While reading my students' drafts, I noticed that they were missing a concluding sentence. When they ran out of things to write, that was it. They sounded unfinished. The standards specifically state that students are able to add a concluding statement so I wanted to be sure they added this very important piece to their writing.
I started by placing my draft I’d been using throughout the writing lessons on the document camera. I did not include a concluding statement when I wrote my draft in anticipation of this lesson. I modeled reading it aloud and emphasizing that it sounded incomplete as written. I told students that the last sentence is called a concluding statement and it wraps up the topic of a paragraph. I stated that my paragraph listed interesting facts about Wave Rock. I then added the concluding statement, “It is a very interesting landform.” I re-read my paragraph aloud again, noting that it now sounded complete with the added concluding sentence.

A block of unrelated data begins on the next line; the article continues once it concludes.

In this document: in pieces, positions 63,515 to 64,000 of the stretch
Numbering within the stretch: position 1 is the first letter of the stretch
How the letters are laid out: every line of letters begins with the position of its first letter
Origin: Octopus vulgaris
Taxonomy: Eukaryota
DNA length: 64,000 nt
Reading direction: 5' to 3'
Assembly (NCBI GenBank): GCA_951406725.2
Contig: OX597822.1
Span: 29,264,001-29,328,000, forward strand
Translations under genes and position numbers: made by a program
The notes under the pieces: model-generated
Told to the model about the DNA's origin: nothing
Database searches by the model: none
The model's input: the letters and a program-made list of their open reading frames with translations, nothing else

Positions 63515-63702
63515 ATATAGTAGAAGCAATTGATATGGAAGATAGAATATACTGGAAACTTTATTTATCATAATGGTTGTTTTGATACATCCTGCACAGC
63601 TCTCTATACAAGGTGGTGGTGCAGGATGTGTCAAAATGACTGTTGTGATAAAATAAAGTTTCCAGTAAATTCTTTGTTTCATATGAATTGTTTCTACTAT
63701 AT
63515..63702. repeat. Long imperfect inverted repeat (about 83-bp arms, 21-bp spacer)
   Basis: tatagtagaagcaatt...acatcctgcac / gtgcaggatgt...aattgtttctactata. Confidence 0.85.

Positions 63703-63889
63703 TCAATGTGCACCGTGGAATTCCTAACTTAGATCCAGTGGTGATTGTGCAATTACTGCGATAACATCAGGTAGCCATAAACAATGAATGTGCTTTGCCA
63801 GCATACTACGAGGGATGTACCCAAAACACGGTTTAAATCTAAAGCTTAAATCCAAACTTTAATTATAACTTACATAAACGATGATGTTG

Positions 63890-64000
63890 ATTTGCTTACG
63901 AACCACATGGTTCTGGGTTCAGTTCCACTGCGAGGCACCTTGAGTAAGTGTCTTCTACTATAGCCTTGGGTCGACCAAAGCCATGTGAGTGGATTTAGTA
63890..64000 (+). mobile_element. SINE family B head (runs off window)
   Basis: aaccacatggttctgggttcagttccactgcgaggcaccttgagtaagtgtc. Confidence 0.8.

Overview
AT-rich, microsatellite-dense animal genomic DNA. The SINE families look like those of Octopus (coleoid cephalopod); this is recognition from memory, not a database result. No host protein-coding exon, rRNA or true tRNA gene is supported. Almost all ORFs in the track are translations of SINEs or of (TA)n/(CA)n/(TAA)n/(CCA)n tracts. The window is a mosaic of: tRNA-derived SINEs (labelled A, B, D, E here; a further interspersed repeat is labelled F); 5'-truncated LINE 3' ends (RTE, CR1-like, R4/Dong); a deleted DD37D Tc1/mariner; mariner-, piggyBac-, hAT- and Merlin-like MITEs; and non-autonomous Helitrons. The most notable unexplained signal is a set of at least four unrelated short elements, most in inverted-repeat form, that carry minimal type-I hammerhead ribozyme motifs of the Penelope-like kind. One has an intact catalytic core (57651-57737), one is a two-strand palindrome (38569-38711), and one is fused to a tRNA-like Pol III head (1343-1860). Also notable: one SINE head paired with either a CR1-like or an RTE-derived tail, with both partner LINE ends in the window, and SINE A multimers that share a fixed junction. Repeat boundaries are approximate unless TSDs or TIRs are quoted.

As students continued working on their writing, they added their concluding sentences. I walked around and assisted students as needed. Some concluding sentences were as simple as, “That is all about _____________ .” This was appropriate since this was their first time adding a concluding statement and their tone, as they read it aloud, provided a sense of finality. We would work on being more specific in a future lesson.
For assessment, I read over students' paragraphs and noted whether or not they had added a concluding sentence. The rubric I will use at the conclusion of their paragraphs assesses the inclusion of a concluding statement.
To close the lesson, students read their concluding statements to a partner. This gave them an opportunity to hear other statements. If they did not have a concluding statement or wanted to change it, they got some ideas.